# I Tangent vector basis and basis of coordinate chart

#### AndrewGRQTF

I am learning the basics of differential geometry and I came across tangent vectors. Let's say we have a manifold M and we consider a point p in M. A tangent vector $X$ at p is an element of $T_pM$ and if $\frac{\partial}{\partial x^ \mu}$ is a basis of $T_pM$, then we can write $$X = X^\mu \frac{\partial}{\partial x^\mu}$$ and if given a curve c on the manifold then we can use that to define the components of the tangent vector such that $X^\mu = \frac{dx^\mu(c(t))}{dt}$

In Nakahara's book, this example is given:

Example 5.11: If X is applied to the coordinate functions $\phi : M \to R^n$ [that come with the manifold] along a curve $c: R \to M$ such that $\phi (c(t))=x^ \mu (t)$, we have $$X (x ^\mu) = (\frac {dx^\mu}{dt}) (\frac{\partial x ^ \mu}{\partial x^ \nu}) = \frac {dx^\mu (t)}{dt}$$

The thing I don't understand is why Nakahara uses the letter $x$ in both the basis of $T_pM$ and for the coordinate functions (by him saying that $\phi (c(t))=x^ \mu (t)$ ). Is it implied that he chose the basis of the tangent space at p as the basis of coordinate chart? The simplification $\delta ^\mu _\nu = \frac{\partial x ^ \mu}{\partial x^ \nu}$ is only possible because of this. And doesn't him saying that $\phi (c(t))=x^ \mu (t)$ defines $x$ to be $$x = \phi \circ c$$ but it is not clear why $$\frac{\partial}{\partial x^\nu} (\phi \circ c) ^\mu= \delta ^\mu _\nu$$.

My point is that $x$ already has a meaning because it is used to write the basis of the tangent space at p. How can we stretch its meaning and say it has anything to do with the coordinate charts or a curve?

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#### fresh_42

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I am learning the basics of differential geometry and I came across tangent vectors. Let's say we have a manifold M and we consider a point p in M. A tangent vector $X$ at p is an element of $T_pM$ and if $\frac{\partial}{\partial x^ \mu}$ is a basis of $T_pM$, then we can write $$X = X^\mu \frac{\partial}{\partial x^\mu}$$ and if given a curve c on the manifold then we can use that to define the components of the tangent vector such that $X^\mu = \frac{dx^\mu(c(t))}{dt}$

In Nakahara's book, this example is given:

Example 5.11: If X is applied to the coordinate functions $\phi : M \to R^n$ [that come with the manifold] along a curve $c: R \to M$ such that $\phi (c(t))=x^ \mu (t)$, we have $$X (x ^\mu) = (\frac {dx^\mu}{dt}) (\frac{\partial x ^ \mu}{\partial x^ \nu}) = \frac {dx^\mu (t)}{dt}$$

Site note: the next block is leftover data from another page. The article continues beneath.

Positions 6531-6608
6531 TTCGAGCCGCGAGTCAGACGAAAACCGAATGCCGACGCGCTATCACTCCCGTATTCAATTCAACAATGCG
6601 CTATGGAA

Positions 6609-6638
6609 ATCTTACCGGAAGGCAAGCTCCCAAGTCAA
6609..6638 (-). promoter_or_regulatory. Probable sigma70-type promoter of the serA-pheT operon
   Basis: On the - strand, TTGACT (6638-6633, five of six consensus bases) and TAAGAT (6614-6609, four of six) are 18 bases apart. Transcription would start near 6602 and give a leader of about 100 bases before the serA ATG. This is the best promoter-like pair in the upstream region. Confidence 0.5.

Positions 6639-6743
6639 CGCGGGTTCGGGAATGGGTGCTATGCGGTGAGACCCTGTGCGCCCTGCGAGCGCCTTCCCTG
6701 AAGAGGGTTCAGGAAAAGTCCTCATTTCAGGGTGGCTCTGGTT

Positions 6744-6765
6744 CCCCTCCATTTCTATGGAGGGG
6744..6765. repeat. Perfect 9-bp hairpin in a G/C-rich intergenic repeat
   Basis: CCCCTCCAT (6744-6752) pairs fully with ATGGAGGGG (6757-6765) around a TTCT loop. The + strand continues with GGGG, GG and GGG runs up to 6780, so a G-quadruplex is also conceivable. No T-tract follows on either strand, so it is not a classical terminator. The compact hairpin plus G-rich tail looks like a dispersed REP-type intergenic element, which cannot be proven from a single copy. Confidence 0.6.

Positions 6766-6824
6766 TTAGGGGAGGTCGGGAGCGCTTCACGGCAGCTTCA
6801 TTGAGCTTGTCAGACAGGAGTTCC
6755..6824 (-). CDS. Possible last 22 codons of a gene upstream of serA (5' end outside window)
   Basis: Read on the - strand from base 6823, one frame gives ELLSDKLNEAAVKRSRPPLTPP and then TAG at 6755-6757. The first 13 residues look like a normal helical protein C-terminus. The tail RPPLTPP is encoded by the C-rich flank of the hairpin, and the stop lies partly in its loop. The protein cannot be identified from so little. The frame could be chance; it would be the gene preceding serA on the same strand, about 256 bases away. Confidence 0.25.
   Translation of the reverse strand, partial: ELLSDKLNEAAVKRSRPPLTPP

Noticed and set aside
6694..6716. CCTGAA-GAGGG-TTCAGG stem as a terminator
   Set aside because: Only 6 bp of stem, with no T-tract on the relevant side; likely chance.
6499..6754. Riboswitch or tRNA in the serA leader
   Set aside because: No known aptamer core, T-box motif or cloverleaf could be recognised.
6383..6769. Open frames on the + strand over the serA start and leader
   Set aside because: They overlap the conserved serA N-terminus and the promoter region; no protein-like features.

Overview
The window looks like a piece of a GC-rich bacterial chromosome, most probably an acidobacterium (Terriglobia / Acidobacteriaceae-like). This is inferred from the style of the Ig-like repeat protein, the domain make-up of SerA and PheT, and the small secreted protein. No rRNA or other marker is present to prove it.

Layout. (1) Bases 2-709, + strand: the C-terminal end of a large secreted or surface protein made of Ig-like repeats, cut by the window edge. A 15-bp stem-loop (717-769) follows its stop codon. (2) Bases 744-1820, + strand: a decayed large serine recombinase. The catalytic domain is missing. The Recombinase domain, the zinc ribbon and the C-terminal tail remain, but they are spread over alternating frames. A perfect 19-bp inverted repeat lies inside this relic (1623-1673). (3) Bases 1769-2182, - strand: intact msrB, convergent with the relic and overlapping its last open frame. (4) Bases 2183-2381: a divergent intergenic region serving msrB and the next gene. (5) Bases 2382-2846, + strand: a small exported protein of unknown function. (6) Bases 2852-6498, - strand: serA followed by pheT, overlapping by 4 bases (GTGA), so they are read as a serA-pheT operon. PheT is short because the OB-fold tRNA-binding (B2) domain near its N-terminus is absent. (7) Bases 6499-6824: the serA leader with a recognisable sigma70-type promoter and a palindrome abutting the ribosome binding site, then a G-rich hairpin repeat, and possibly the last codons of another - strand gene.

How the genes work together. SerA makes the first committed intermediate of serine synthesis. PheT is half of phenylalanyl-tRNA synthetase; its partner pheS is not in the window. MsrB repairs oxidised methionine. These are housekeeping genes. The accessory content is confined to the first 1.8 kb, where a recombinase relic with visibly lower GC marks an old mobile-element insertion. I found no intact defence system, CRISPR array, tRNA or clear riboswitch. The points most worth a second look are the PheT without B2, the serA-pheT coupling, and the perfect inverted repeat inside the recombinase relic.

The thing I don't understand is why Nakahara uses the letter $x$ in both the basis of $T_pM$ and for the coordinate functions (by him saying that $\phi (c(t))=x^ \mu (t)$ ).
Not exactly. We have $T_p(M) \cong \mathbb{R}^n$ and so they can have the same coordinate system at $p$. But to distinguish them, we write $x^\mu$ for the Cartesian coordinates in $\mathbb{R}^n$ as the chart, and $d x^\mu$ as the basis with coordinates $X^\mu$ in $T_p(M)$. I'm not good with the Einstein notation, so I assume $x^\mu = (x_1,\ldots ,x_n)$ and $X^\mu=(X_1,\ldots ,X_n)=\left(\dfrac{\partial}{\partial x_1},\ldots ,\dfrac{\partial}{\partial x_n}\right)$. Then $X(x^\mu)$ is the total differential $X(x^\mu)=\displaystyle{\sum_{\nu=1}^n} \dfrac{\partial x^\mu}{\partial x^\nu} dx_\nu \,.$
Is it implied that he chose the basis of the tangent space at p as the basis of coordinate chart? The simplification $\delta ^\mu _\nu = \frac{\partial x ^ \mu}{\partial x^ \nu}$ is only possible because of this. And doesn't him saying that $\phi (c(t))=x^ \mu (t)$ defines $x$ to be $$x = \phi \circ c$$ but it is not clear why $$\frac{\partial}{\partial x^\nu} (\phi \circ c) ^\mu= \delta ^\mu _\nu$$.
Yes, $x=(\phi \circ c)$ or in coordinates $(x_1,\ldots ,x_n)=((\phi \circ c)_1,\ldots ,(\phi \circ c)_n)$ resp. as the path it is $(x_1(t),\ldots ,x_n(t))=((\phi \circ c)(t)_1,\ldots ,(\phi \circ c)(t)_n)$ in Cartesian coordinates of $\mathbb{R}^n$.
My point is that $x$ already has a meaning because it is used to write the basis of the tangent space at p. How can we stretch its meaning and say it has anything to do with the coordinate charts or a curve?
No.
Tangents are linear forms and thus noted in coordinates $X^\mu$ to the basis vectors $dx^\mu$.
Points of the manifold have only coordinates via their chart. These are then in $\mathbb{R}^n$ with coordinates $x_\mu$ according to the standard Cartesian basis vectors $(0, \ldots ,1 , \ldots, 0)^\mu$.